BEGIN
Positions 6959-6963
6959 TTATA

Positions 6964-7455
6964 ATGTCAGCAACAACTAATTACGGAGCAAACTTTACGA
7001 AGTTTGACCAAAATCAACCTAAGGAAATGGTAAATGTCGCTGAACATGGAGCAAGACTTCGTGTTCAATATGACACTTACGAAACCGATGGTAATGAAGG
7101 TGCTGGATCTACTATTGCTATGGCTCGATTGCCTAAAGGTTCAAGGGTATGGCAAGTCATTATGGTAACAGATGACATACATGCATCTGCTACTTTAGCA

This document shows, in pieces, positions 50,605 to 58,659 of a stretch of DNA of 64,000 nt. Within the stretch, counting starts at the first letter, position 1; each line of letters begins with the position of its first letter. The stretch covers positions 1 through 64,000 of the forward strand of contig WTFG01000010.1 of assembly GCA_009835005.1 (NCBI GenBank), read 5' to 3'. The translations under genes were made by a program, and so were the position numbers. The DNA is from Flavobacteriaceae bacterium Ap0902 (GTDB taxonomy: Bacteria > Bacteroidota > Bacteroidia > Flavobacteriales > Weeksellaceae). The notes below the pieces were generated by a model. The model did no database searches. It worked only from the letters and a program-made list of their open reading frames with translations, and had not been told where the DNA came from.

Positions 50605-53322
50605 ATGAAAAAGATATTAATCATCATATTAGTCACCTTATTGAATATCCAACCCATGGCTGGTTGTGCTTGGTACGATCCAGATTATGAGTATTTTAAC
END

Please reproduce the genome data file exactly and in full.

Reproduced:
Positions 6959-6963
6959 TTATA

Positions 6964-7455
6964 ATGTCAGCAACAACTAATTACGGAGCAAACTTTACGA
7001 AGTTTGACCAAAATCAACCTAAGGAAATGGTAAATGTCGCTGAACATGGAGCAAGACTTCGTGTTCAATATGACACTTACGAAACCGATGGTAATGAAGG
7101 TGCTGGATCTACTATTGCTATGGCTCGATTGCCTAAAGGTTCAAGGGTATGGCAAGTCATTATGGTAACAGATGACATACATGCATCTGCTACTTTAGCA

This document shows, in pieces, positions 50,605 to 58,659 of a stretch of DNA of 64,000 nt. Within the stretch, counting starts at the first letter, position 1; each line of letters begins with the position of its first letter. The stretch covers positions 1 through 64,000 of the forward strand of contig WTFG01000010.1 of assembly GCA_009835005.1 (NCBI GenBank), read 5' to 3'. The translations under genes were made by a program, and so were the position numbers. The DNA is from Flavobacteriaceae bacterium Ap0902 (GTDB taxonomy: Bacteria > Bacteroidota > Bacteroidia > Flavobacteriales > Weeksellaceae). The notes below the pieces were generated by a model. The model did no database searches. It worked only from the letters and a program-made list of their open reading frames with translations, and had not been told where the DNA came from.

Positions 50605-53322
50605 ATGAAAAAGATATTAATCATCATATTAGTCACCTTATTGAATATCCAACCCATGGCTGGTTGTGCTTGGTACGATCCAGATTATGAGTATTTTAAC